The use of supervisory control and data acquisition (SCADA) became popular in the 1960s due to the expense of manual monitoring and control and an increase in the complexity of the systems. The blackout of 1965 in the northeastern United States prompted the U.S. Federal Power Commission to urge passage of the Electric Power Reliability Act of 1967, which would have mandated closer coordination among regional coordination groups. The National Electric Reliability Council was formed in 1968. These events also drove the development of large energy management systems for transmission SCADA. Early SCADA protocols were built on electromechanical telephone switching technology. At that time, the goal of communications security was to ensure that the command got to the mechanism for control (this security was typically implemented through repetition).
Subsequently, SCADA moved to digital communications, and the use of parity bits and checksums became prevalent for error checking and is still common today in the field. Many protocols were in use; typically, each manufacturer created its own, and some end users did the same. The network architecture was typically hierarchical, with the substations isolated. In the 1980s, a number of groups began working toward a common set of standards for protocols. The introduction of master stations and RTUs necessitated local area networks (LANs) and wide area networks (WANs), both of which can utilize more than one linking technology (e.g., satellite, telephone, wireless, power line carrier, fiber optics, or microwave) to connect RTUs to master stations. The RTUs typically perform actions requested by the master station and report out-of-bounds conditions; some also perform local control, logging, and reporting. This diversity of communication media and protocols has left its legacy in the field and has made it difficult to secure the infrastructure.
More recently, there has been a merging of the automation and business networks, with a linking of the automation WAN to the corporate network and, in some cases, an extension of these networks into customer sites. The use of intelligent electronic devices (IEDs) has also become common and has caused yet another shift in the communications architecture. Traditionally, the system was serial and hierarchical in nature: users communicated with the substation through an RTU or data concentrator (which then communicated with meters, relays, equipment, and so on), or users communicated directly with feeder devices (reclosers, switch controllers, and other equipment). With the advent of IEDs, there is much more networked information, which then flows up to substations and/or feeder devices using serial, direct-connect, wireless, and packet-switched circuits. The substation communication is often through a router on a LAN, along with the human-machine interface (HMI), data concentrator, equipment, and relays and may offer remote access to feeder-level devices. Figure 1 illustrates a typical architecture for modern SCADA systems. Since many electric grid systems are now built using traditional IT hardware and software, their attack surface is much larger, making them more vulnerable to cyberattack. With that in mind, deployed systems use a layered protection approach, with multiple levels of firewalls and “demilitarized zones,” as seen in Figure 1.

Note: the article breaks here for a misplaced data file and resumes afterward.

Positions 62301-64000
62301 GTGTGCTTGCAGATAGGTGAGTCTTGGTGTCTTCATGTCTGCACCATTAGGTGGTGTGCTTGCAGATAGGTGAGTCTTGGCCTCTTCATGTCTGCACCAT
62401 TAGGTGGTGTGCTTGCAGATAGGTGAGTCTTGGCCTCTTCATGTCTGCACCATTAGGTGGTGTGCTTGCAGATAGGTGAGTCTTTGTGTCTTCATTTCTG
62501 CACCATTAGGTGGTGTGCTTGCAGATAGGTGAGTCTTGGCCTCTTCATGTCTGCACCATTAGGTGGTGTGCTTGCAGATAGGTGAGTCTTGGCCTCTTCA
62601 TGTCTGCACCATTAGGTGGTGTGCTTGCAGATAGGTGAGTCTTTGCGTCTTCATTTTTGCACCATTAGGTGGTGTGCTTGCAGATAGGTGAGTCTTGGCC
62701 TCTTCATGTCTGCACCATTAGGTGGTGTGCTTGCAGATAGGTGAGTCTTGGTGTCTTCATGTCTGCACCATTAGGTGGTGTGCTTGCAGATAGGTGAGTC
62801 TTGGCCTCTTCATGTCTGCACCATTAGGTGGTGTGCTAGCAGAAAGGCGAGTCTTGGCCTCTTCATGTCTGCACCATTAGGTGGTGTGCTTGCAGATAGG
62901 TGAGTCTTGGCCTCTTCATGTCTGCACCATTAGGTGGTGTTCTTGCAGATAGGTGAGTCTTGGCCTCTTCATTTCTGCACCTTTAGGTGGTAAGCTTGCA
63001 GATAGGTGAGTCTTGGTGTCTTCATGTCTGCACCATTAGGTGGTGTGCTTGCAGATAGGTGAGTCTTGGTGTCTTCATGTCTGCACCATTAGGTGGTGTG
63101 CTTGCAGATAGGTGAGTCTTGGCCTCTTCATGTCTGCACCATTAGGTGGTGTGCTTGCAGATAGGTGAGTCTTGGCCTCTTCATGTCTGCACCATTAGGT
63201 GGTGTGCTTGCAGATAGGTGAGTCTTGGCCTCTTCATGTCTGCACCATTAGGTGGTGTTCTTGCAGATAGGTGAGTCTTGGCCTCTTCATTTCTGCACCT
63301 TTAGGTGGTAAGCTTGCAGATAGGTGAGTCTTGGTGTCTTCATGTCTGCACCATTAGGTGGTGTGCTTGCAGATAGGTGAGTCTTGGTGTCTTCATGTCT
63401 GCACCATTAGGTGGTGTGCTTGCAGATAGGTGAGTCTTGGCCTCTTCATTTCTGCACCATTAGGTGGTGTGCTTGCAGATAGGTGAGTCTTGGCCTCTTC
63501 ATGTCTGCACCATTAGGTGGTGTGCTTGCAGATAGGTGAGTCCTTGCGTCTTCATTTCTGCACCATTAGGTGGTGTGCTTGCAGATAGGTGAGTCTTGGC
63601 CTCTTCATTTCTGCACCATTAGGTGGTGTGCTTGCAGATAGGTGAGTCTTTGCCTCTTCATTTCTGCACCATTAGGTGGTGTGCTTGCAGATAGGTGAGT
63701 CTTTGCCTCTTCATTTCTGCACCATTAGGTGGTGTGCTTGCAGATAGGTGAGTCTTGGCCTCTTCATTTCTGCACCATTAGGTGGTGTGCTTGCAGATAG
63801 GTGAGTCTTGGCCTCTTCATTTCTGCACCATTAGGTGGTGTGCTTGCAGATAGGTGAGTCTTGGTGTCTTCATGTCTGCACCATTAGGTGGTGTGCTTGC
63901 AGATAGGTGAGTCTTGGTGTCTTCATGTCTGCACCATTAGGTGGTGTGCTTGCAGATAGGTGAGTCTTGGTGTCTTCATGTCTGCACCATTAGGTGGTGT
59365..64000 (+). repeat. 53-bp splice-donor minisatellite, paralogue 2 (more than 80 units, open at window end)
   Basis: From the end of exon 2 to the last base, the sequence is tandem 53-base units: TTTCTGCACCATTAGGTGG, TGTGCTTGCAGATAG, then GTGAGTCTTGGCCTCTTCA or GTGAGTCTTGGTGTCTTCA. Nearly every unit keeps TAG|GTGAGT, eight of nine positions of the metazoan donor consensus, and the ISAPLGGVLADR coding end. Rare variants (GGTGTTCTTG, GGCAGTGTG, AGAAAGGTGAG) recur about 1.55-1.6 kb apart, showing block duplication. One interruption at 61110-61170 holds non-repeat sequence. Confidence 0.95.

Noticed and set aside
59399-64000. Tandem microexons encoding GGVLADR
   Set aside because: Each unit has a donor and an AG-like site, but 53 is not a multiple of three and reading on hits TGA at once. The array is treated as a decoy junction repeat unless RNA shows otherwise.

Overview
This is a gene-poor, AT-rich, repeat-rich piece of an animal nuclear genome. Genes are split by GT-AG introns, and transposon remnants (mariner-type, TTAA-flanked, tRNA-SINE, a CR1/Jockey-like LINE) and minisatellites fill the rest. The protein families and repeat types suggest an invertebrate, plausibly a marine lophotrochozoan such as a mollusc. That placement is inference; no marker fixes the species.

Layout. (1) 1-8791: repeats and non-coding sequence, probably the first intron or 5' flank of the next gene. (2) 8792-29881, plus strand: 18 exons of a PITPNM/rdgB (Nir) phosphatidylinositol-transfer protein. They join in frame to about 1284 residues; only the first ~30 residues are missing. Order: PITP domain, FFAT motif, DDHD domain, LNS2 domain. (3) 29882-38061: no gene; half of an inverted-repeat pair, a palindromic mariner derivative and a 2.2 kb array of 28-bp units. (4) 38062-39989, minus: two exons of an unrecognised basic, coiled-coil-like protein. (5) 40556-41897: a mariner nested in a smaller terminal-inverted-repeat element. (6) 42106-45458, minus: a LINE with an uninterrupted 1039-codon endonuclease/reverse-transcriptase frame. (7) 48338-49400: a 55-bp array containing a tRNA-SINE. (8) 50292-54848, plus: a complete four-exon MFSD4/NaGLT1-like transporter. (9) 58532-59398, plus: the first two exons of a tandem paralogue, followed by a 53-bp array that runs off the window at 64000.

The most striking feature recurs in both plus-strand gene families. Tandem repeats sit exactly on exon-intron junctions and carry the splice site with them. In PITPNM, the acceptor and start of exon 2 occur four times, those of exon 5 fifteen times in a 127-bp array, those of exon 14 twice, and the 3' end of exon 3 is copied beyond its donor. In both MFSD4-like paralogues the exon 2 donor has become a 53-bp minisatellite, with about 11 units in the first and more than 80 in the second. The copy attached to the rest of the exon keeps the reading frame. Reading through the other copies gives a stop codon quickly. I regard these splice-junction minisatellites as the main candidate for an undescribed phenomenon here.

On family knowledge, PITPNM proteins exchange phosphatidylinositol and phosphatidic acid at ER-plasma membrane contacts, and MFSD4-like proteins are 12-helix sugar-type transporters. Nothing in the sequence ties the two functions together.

Even with this type of layered protection, the system is still vulnerable. The National Electric Sector Cyber Security Organization (NESCO) has published a white paper, “DNS as a Covert Channel Within Protected Networks,” that demonstrates DNS data exfiltration techniques that do not require direct connectivity to any external resource from the targeted device. An attacker can get information from the RTU out through the corporate firewall and create a communication path back to that device, highlighting the need to watch outgoing firewall data.
There is an increasing amount of evidence showing that attackers are now focusing on control systems. They are operating with varying motivations and intentions, including cybercrime, extortion, and warfare. In the area of cyberextortion, for example, we have been warned for years about the increased cyberextortion being practiced on electric utilities in Africa, Europe, India, and Mexico, where criminals threaten to cut off power if they are not paid. In a recent paper published by McAfee and the Center for Strategic and International Studies (CSIS), “In the Dark, Crucial Industries Confront Cyberattacks,” 200 industry executives from critical electricity infrastructure enterprises in 14 countries were surveyed. The survey group was composed of IT executives in the energy, oil and gas, and water sectors whose primary responsibilities include IT security, general security, and industrial control systems. According to the paper, “One in four survey respondents have been victims of extortion through cyberattacks or threatened cyberattacks.” And it follows that once a criminal finds an avenue of attack that works, the attacker tends to use it again and expand the list of victims. Nation-states have also been accused of using cyberattacks on control systems; such intrusions include the Russian cyberattack on Georgia’s pipelines and the alleged 2007 Russian attack on Estonia. In Kenneth Geers’s paper “Cyberspace and the Changing Nature of Warfare,” the author outlines the strategic reasons why cyberwarfare is on the rise with respect to the electric power sector, including the fact that the Internet is vulnerable to attack. Many may argue that the electric power system is not on the Internet. In many cases it is, however. Even more common is the scenario in which a device without a direct Internet connection is connected to the Internet at some point in its life cycle for software or firmware updates, configuration, or maintenance. Or the device may interface with another device (e.g., a laptop or USB drive) that has been on the Internet and carries an infection or malicious code.